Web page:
We are having an informative display of quilts at the San Juan Historical Society Museum this summer. Thirty-five antiques from the collection of nationally-recognized quilter Cindy Vermillion Hamilton make up this exhibit.
You certainly don’t want to miss this exceptional opportunity to view these quilts along with Hamilton’s first-place winner from this year’s American Quilter Society show in Paducah, Ky. — “To England and Back.”
A very recognizable quilt pattern to most is the Grandmother’s Flower Garden. In this special exhibit the example of this pattern is called Hexagon Mosaic. According to Hamilton, “Since the Depression era, quilters have named this pattern ‘Grandmother’s Flower Garden.’ But at the time this quilt was stitched, it would have been known simply as’‘Hexagon Mosaic’ or ‘Honeycomb.’ This is the first known printed pattern to appear in Godey’s Lady’s Book magazine in America in 1835. It was one of the most popular designs piece din the United Kingdom during the 19th century and in America, it is one of the best known patterns pieced during the 1930s.
“The turn-of-the-century fabrics in this quilt are bright and new looking and the quilt has probably never been washed. We don’t see many quilts in this pattern made about 1900, when it would have been considered to be very old-fashioned.”
You are encouraged to take advantage of this fabulous display, which included historical information about each quilt in the exhibit, provided by quilt historian Cindy Vermillion Hamilton.
Empire State Camera
But, is there anything else to see besides quilts?
A fabulous artifact on display is our Empire State Camera. It is just one of several (non-digital) cameras in the museum’s collection.
The Empire State Camera is a front focusing camera produced from 1894 to 1914 by the Rochester Optical Company. The Sears-Roebuck catalog from 1897 tells us that it has “all the adjustments necessary for general work, and while sold at a moderate price it fully meets the requirements of the professional as well as the amateur, and is constantly gaining favor. This camera is constructed with an idea of satisfying all the movements necessary in a camera for both indoor and outdoor photography rather than beauty and fine finish. It is, however, made form selected mahogany, well finished with trimmings of polished brass. It has a front rack and pinion movement for focusing, which is held firmly after being set, by turning a milled head placed inside of the one used for focusing.”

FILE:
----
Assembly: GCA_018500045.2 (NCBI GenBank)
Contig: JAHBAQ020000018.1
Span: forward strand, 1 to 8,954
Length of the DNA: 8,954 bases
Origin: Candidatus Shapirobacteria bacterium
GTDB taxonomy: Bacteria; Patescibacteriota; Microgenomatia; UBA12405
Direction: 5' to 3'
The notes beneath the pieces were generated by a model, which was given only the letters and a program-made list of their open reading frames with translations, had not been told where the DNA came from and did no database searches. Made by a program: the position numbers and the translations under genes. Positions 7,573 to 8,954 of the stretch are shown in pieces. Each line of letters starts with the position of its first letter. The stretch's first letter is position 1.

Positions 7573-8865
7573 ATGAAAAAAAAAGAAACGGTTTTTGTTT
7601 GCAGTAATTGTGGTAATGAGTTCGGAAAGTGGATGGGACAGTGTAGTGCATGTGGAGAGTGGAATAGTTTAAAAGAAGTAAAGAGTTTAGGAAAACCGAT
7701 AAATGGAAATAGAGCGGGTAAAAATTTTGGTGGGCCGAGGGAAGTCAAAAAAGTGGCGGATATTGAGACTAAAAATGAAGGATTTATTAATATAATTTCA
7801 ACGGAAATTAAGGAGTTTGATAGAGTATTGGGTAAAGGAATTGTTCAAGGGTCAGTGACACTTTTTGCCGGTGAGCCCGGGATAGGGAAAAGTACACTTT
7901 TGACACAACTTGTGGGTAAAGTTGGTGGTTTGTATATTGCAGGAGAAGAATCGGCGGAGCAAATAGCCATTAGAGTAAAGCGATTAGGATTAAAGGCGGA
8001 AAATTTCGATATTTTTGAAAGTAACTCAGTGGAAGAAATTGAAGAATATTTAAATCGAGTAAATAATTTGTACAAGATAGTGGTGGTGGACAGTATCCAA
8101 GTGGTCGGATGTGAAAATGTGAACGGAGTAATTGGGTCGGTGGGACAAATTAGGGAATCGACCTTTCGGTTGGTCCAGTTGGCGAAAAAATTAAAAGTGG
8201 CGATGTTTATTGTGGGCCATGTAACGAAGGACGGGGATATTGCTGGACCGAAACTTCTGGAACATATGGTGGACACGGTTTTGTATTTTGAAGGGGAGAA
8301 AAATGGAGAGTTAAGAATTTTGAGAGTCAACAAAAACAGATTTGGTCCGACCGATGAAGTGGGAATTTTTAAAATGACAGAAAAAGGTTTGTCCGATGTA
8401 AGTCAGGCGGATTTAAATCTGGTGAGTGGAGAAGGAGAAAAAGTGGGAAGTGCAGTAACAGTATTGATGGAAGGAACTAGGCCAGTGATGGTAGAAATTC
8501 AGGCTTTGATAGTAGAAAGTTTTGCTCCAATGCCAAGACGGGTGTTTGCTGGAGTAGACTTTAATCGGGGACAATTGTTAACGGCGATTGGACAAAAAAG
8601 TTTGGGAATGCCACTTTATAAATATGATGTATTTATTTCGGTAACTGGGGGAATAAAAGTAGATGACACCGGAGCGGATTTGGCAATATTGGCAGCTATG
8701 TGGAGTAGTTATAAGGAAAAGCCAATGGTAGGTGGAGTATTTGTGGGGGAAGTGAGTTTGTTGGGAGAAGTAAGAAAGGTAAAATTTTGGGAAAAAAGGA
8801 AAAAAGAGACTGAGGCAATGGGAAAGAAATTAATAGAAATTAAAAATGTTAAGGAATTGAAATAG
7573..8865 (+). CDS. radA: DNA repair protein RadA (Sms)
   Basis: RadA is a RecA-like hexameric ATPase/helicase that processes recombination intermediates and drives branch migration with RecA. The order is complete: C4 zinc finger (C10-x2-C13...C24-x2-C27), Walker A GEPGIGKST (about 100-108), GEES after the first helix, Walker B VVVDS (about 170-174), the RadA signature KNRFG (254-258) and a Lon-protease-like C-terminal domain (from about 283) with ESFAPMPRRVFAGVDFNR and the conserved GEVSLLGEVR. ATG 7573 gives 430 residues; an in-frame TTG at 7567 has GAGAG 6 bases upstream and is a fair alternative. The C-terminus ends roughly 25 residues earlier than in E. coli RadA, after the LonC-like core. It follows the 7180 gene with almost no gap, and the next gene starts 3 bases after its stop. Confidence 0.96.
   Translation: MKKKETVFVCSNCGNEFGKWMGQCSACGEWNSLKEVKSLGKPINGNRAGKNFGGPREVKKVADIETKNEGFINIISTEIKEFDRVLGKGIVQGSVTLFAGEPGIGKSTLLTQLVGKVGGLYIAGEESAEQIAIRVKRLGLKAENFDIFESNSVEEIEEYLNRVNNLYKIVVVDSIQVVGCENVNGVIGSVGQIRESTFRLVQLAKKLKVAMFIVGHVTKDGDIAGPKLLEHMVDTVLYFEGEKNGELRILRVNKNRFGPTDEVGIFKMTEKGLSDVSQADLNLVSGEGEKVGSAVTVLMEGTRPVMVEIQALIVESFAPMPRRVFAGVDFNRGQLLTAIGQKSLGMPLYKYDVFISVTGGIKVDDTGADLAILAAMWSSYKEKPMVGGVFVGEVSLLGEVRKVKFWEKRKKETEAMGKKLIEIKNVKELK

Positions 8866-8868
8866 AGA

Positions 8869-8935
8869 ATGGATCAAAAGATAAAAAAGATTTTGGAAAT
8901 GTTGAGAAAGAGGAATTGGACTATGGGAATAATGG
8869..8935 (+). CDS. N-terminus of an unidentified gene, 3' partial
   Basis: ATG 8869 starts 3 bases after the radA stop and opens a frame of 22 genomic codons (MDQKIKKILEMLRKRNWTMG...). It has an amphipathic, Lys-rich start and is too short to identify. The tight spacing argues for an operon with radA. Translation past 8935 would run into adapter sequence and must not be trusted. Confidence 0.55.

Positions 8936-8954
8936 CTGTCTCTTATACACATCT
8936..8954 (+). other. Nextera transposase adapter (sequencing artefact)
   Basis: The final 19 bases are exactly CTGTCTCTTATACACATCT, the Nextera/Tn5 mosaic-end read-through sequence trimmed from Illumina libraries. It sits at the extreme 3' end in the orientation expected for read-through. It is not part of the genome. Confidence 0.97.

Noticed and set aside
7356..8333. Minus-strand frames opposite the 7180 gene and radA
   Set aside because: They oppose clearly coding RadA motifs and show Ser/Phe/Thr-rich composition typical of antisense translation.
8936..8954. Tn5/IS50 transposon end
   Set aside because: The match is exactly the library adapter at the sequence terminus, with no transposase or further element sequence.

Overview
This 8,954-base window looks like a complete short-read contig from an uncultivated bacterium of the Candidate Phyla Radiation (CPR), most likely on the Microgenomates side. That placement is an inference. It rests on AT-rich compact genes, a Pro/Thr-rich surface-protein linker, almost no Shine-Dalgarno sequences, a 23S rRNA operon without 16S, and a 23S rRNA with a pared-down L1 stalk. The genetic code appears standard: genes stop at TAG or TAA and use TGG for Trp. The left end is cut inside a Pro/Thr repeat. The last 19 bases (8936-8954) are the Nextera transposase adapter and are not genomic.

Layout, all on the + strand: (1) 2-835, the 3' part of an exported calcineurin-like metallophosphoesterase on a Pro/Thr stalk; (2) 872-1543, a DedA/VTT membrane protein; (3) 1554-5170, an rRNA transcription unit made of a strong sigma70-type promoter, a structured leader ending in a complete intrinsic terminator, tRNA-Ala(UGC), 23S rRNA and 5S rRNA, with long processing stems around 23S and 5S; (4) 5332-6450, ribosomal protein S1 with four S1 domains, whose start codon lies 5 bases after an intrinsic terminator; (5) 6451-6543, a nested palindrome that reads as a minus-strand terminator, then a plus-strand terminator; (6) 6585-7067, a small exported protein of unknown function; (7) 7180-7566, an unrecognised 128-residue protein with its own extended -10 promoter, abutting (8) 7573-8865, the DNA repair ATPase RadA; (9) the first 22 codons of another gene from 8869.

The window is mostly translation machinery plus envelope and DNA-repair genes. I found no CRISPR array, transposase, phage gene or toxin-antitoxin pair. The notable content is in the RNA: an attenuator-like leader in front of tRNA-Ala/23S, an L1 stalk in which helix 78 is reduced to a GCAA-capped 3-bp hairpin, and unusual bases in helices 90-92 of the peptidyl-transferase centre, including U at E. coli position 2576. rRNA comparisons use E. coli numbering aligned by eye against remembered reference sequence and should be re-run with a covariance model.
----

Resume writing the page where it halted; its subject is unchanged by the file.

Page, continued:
You are encouraged to stop in and see the treasures, which are housed in our museum.
After you’ve perused the vast collection at the museum, you can shop for items unique to Pagosa Springs in our gift shop.
Available is our special souvenir deck of playing cards featuring 55 photos of Pagosa Springs and the surrounding area. Please note less than 140 decks of the original order remain. The cards sell for $10, plus tax.
For those who are taking in the quilting exhibit, we have copies of Hamilton’s book along with some quilting patterns produced by local quilting company Edelweiss Needlework Chalet.
A local artist has generously created scenic fabric postcards for us to sell. These are beautiful and would make a great souvenir or gift.
Also featured are history books by local authors and other books of regional historical interest. A new order of regional history books just arrived this week.
The museum is open Tuesday through Saturday from 9 a.m. until 4 p.m. You should plan to arrive by 3 p.m. to be sure to have plenty of time to view all of the wonderful exhibits. We are located at 96 Pagosa St. on the east end of downtown.
There is no admission fee to see the museum this season. We do gladly accept donations to defray operating expenses such as utilities and insurance.
We look forwarding to seeing you there.